A new study suggests that handwriting can improve connectivity between brain regions, some of which are implicated in learning and memory. While writing down the same word over and over again in cursive may bring back unpleasant memories for some people, handwriting can also boost connectivity across these regions.
When prompted to handwrite sentences, college students demonstrated enhanced connectivity across the brain, notably in brain waves related to memory formation, in comparison to when they typed those words instead, according to a work that was published on January 26 in Frontiers in Psychology. The discovery contributes to the expanding body of data that handwriting has positive effects and has the potential to provide support for laws that implement handwriting curricula, such as the California law that was just recently passed that mandates the teaching of cursive in grades 1 through 6.
The findings of the new study indicate that “there is a fundamental difference in brain organisation for handwriting as opposed to typing,” according to Ramesh Balasubramaniam, a neuroscientist at the University of California, Merced, who was not involved in the study.
Writing by hand has been demonstrated to increase spelling accuracy, memory recall, and conceptual understanding in a significant number of studies that have been conducted beforehand. Researchers in the field of science believe that the lengthy process of tracing out letters and words provides individuals with additional time to process the information and study it.
Audrey van der Meer and Ruud van der Weel, both of whom are psychologists at the Norwegian University of Science and Technology in Trondheim, recruited students from the university and attached electrodes to their heads for the purpose of the current study. A word that was displayed on a computer screen was made available to the students, and they were instructed to either type it out or handwrite it in cursive using a digital pen. The participants’ electrical brain activity was captured by sensors that were embedded in a cap while they were performing each task.
After then, the researchers looked for coherence, which is a phenomenon that occurs when two different regions of the brain are active at the same moment with the same frequency of electrical signals. This measure has the ability to reflect the degree of functional connection that exists between various regions scattered across the brain.
In the process of scribbling, the researchers saw an increase in activity, particularly in low-frequency bands known as alpha and theta. This activity was observed not only in the motor regions that were anticipated to be affected by the movement but also in other regions that are involved with learning. It has been demonstrated in the past that these low-frequency bands are beneficial to memory functions. When the researchers examined the two tasks, they found that handwriting enhanced the connectivity between parietal brain regions, which are engaged in sensory and motor processing, and central brain regions, many of which are involved in memory. However, typing did not boost the connectivity between these two regions. Based on these data, it appears that different processes of brain activity are taking place in the brain while a person is typing or writing.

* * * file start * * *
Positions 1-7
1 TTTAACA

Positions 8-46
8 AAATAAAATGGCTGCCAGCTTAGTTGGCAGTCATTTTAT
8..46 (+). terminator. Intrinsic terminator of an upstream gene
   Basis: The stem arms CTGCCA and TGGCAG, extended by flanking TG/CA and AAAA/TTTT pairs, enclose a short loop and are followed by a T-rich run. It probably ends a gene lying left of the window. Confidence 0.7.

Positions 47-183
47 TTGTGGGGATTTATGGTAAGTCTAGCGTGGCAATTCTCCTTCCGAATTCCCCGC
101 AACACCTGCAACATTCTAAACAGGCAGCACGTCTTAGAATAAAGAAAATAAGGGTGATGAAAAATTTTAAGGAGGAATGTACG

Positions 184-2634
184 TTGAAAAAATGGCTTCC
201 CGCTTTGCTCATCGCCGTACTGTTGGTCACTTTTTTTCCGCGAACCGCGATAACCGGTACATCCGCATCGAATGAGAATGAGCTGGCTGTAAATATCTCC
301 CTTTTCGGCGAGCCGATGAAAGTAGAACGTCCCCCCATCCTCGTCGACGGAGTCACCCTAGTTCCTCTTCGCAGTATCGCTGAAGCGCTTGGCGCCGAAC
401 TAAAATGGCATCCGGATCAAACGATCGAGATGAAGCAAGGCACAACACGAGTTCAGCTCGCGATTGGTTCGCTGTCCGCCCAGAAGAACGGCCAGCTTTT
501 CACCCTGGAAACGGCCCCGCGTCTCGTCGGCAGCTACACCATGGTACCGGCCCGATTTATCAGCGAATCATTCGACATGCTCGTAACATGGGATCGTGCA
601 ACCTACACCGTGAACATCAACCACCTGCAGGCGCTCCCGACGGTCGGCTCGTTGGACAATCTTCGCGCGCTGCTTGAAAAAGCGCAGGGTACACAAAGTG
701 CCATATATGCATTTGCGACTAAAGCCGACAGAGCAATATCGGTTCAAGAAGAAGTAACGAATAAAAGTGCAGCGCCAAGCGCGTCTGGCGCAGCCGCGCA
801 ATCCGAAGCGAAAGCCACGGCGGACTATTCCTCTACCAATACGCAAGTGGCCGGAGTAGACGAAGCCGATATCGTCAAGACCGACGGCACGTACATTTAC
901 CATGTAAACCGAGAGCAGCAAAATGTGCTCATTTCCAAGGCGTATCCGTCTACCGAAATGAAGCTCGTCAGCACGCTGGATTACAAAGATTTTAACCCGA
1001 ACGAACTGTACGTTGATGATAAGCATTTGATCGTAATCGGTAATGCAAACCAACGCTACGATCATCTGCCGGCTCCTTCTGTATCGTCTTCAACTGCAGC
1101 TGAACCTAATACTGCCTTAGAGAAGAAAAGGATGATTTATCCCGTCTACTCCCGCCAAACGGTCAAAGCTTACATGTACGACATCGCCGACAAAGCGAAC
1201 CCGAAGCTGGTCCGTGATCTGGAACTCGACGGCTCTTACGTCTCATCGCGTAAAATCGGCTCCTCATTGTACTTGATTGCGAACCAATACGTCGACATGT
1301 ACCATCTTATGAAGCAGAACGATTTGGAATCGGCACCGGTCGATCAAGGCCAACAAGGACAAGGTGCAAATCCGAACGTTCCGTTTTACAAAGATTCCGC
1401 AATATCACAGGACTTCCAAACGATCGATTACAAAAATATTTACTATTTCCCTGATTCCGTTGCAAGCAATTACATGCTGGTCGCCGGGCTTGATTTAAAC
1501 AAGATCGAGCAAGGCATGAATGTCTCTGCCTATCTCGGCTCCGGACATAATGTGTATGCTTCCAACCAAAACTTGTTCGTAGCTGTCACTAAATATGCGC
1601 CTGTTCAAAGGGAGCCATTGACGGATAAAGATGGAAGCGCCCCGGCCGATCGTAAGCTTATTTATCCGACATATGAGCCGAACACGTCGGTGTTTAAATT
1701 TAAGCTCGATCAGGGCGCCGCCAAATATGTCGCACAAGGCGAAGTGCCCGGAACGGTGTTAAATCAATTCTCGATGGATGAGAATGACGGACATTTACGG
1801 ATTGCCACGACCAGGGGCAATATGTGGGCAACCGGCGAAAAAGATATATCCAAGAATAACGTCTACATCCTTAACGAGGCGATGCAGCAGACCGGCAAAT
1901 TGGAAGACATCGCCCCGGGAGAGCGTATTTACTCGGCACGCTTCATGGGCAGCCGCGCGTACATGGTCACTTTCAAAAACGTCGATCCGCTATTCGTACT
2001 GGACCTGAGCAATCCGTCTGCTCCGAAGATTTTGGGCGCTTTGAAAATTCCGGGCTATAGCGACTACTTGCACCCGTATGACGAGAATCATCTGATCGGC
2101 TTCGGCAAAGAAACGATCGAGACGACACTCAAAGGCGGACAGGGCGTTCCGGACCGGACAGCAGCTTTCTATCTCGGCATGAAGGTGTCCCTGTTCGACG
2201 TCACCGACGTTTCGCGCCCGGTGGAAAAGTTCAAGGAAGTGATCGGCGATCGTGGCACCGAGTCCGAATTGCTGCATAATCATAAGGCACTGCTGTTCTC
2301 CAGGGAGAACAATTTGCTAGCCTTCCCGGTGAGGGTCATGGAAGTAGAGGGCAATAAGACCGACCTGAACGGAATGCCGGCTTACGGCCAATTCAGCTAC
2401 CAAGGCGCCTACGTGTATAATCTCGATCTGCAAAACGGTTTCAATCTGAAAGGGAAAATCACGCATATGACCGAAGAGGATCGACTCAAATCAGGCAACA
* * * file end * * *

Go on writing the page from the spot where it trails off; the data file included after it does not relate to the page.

According to Balasubramaniam, “even when the movements are very similar, the activation seems to be much, much higher in handwriting.” “This demonstrates that there is a greater involvement of these brain regions when you are writing by hand, which may provide you with some particular advantages and benefits.”
Due to the fact that these specific waves between these regions are involved in the process of memory creation and encoding, the researchers hypothesise that this increase in stimulation makes learning easier.
According to Kathleen Arnold, a psychologist at Radford University in Virginia, it is not yet obvious how exactly the increased activity influences learning. This is due to the fact that the researchers did not evaluate whether the subjects remembered the phrases. “[The study] should be followed up on in order to determine what exactly is causing those connectivity differences and whether or not they reflect learning outcomes.”
Balasubramaniam further mentions that it is likely that the differences in brain activation are simply attributable to the fact that typing and writing involve a different movement than other activities. “However, having said that, we have to begin somewhere, and these are the first results to actually show that these two things have different patterns of brain activation,” the researcher stated.
Typing is typically simpler, quicker, and more practical than handwriting, despite the fact that handwriting may be helpful in the learning process. According to van der Meer, it is therefore important for not only students but also teachers to take into consideration the work at hand while deciding whether to type or handwrite. Taking notes by hand, for instance, may be more effective in terms of retaining information, although typing up an essay may be more convenient.
Experts believe that handwriting should not be neglected in this day and age of digital technology, despite the fact that additional research is required to find the most effective method of learning. It is necessary for [schools] to incorporate more writing into the process of curriculum building, according to Balasubramaniam.
Vander Meer is in agreement. “Because [writing] is so beneficial for [young] brains, we shouldn’t use [this generation] as guinea pigs to see how their brains end up without any handwriting,” she argues. “[Writing] is important for [young] brains.” Not only that, but it is essential for them to be able to compose at least a love letter or a list of things they need to buy. When it comes to us humans, I believe that to be of utmost significance.